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Toyota Corolla Trek 1.8TS

The Trek variant of the Corolla is dubbed by Toyota as a "perfect travel companion for people with an active lifestyle." Being a premier athlete myself (I often walk to the shops and to the pub), the Trek should fit seamlessly into my day-to-day, and perhaps even encourage more time spent outdoors.

It seems strange to market an estate as a rugged off-roader. But Toyota also says the Trek is equally suited to the school run or an inner-city commute, with a host of practical features designed to make life easier. These daily activities have been put on hold, though, due to the End of the World (Covid-19).

City cars need to be compact. Parking is tight, roads are narrow, and space is generally a rarity. Enormous great big boots are just not needed, unless you are a set designer at Shakespeare's Globe. Driving the Trek through London feels awkward. Electric-only mode can be used to 30mph if acceleration is gentle, and although it is extremely comfortable, the car is simply not at home when stuck in bumper-to-bumper traffic. It wants to break free.

Fortunately, I was able to take the Trek out of central London and down to the south coast. The hybrid powertrain with a 1.8-litre petrol engine and electric motor won't blow your socks off from stationary, but the combination makes perfect sense at steady motorway speeds. Whack cruise control on and save fuel and cash. There is enough juice to overtake at higher speeds when necessary, though the engine will start to make unworldly sounds when pushed too far.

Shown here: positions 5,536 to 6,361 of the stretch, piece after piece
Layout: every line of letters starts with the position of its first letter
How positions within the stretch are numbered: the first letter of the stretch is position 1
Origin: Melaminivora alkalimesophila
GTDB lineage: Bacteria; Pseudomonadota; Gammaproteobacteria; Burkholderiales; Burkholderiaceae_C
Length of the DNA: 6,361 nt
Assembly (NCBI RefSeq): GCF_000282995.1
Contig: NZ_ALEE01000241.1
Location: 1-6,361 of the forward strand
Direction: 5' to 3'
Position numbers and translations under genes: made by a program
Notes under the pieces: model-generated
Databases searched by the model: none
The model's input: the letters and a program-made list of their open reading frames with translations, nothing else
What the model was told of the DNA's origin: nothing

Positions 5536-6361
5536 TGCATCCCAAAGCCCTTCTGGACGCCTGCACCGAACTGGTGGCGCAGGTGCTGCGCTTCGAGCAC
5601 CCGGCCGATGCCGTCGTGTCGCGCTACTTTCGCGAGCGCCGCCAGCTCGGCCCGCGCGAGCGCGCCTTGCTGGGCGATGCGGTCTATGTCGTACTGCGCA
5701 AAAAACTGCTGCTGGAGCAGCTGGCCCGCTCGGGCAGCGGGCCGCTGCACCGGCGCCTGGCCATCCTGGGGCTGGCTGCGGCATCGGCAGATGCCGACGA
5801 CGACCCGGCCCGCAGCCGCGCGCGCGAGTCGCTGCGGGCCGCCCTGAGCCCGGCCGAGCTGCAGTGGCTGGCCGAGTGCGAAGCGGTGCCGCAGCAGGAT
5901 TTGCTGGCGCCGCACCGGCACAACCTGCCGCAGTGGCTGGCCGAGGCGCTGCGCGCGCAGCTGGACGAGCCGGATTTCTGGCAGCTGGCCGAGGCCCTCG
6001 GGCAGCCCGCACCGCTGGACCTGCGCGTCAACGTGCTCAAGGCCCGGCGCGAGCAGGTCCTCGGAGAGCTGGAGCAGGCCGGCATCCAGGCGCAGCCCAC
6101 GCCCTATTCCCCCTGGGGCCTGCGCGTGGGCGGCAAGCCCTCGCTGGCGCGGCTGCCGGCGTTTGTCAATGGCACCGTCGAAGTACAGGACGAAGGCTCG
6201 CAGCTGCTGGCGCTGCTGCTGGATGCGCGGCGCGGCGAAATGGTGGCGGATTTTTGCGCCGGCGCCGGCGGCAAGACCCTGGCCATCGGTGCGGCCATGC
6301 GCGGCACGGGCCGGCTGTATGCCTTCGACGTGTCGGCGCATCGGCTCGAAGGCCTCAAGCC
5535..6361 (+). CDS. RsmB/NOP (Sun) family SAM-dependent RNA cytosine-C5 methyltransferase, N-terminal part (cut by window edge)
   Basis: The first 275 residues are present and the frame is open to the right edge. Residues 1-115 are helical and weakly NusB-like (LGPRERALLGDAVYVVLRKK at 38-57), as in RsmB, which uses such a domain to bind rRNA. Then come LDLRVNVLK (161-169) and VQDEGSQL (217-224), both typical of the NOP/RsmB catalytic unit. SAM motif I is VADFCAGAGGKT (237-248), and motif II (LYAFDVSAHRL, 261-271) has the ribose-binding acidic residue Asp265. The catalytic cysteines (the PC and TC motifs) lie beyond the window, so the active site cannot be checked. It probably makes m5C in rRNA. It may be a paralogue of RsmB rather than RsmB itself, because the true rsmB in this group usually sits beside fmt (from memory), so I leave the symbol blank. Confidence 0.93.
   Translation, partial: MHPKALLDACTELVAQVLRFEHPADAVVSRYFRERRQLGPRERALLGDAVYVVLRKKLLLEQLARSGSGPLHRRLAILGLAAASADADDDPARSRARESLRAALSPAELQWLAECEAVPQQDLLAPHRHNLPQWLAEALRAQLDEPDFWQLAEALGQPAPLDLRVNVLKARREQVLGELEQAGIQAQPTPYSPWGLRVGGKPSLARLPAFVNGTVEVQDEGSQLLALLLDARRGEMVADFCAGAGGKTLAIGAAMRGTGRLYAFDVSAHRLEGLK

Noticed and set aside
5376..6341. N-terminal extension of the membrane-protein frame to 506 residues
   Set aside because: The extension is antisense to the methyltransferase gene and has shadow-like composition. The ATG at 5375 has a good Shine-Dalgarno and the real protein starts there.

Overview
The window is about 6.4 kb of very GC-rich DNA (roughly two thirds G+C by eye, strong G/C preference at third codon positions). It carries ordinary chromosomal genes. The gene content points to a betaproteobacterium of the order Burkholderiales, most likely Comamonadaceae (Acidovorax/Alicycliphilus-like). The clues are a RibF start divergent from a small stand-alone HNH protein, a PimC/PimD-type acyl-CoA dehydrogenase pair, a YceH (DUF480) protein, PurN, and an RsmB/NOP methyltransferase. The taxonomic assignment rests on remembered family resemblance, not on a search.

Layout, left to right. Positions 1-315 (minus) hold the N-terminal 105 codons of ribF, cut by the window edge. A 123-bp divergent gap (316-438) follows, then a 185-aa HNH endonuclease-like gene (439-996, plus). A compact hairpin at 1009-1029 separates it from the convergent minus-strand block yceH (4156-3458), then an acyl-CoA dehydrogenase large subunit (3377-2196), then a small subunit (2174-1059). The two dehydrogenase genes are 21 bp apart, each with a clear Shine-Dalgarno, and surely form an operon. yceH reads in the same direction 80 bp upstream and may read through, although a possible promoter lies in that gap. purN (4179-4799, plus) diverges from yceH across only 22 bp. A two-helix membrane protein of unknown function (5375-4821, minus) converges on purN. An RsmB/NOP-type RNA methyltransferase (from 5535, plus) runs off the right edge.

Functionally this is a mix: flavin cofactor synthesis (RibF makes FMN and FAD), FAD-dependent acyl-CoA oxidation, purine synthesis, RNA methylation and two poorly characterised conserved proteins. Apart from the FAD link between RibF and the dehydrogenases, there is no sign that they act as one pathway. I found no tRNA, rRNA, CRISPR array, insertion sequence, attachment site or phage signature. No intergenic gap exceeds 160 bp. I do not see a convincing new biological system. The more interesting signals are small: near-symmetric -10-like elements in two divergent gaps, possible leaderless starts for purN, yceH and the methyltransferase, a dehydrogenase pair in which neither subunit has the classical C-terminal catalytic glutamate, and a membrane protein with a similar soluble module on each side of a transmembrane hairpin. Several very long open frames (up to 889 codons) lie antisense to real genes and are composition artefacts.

The transmission (CVT) is ultra smooth and refined. Its lengthy body does not make the Trek feel bulky, and like its smaller hatch sibling, the model sweeps around corners with relative ease.

The Corolla Trek impresses most on long journeys. As well as its worthy performance at higher speeds, the model has a well-crafted, comfy interior. Quality materials have been used throughout. There are no nasty plastics in arms reach, and everything is sturdy. Splashes of wood-like material are dotted around, exclusive to the Trek variant, bringing some colour and character without being kitsch. The two-tone grey/brown seats may look as if they might have been found in a forgotten antique store, but in a good way. It is all very calming.

Wait just a moment. This is a Toyota, and there is a touchscreen. The infotainment system feels like it was made before the turn of the century just like it does in the Corolla hatch, but thankfully it can be bypassed by using Apple CarPlay and Android Auto.

There is plenty of space in the back seats for a full car, and the boot could be a portal to Narnia. Other storage spaces are large, such as the pockets on the doors and the glove compartment. Functionality is the name of the game.

To push the 'active lifestyle' tag, Toyota teamed up with the bicycle manufacturer Trek to offer a deal to those buying the model: buyers can get roof cross bars and two roof bike holders for £299. These can be fitted for free at Toyota dealerships. Bargain.

In the spirit of outdoorsy-ness, I decided to go for a swim off a small rocky beach near Hastings. It was cold, and I instantly regretted it. Thanks Toyota.

Price as tested (including options): £29,255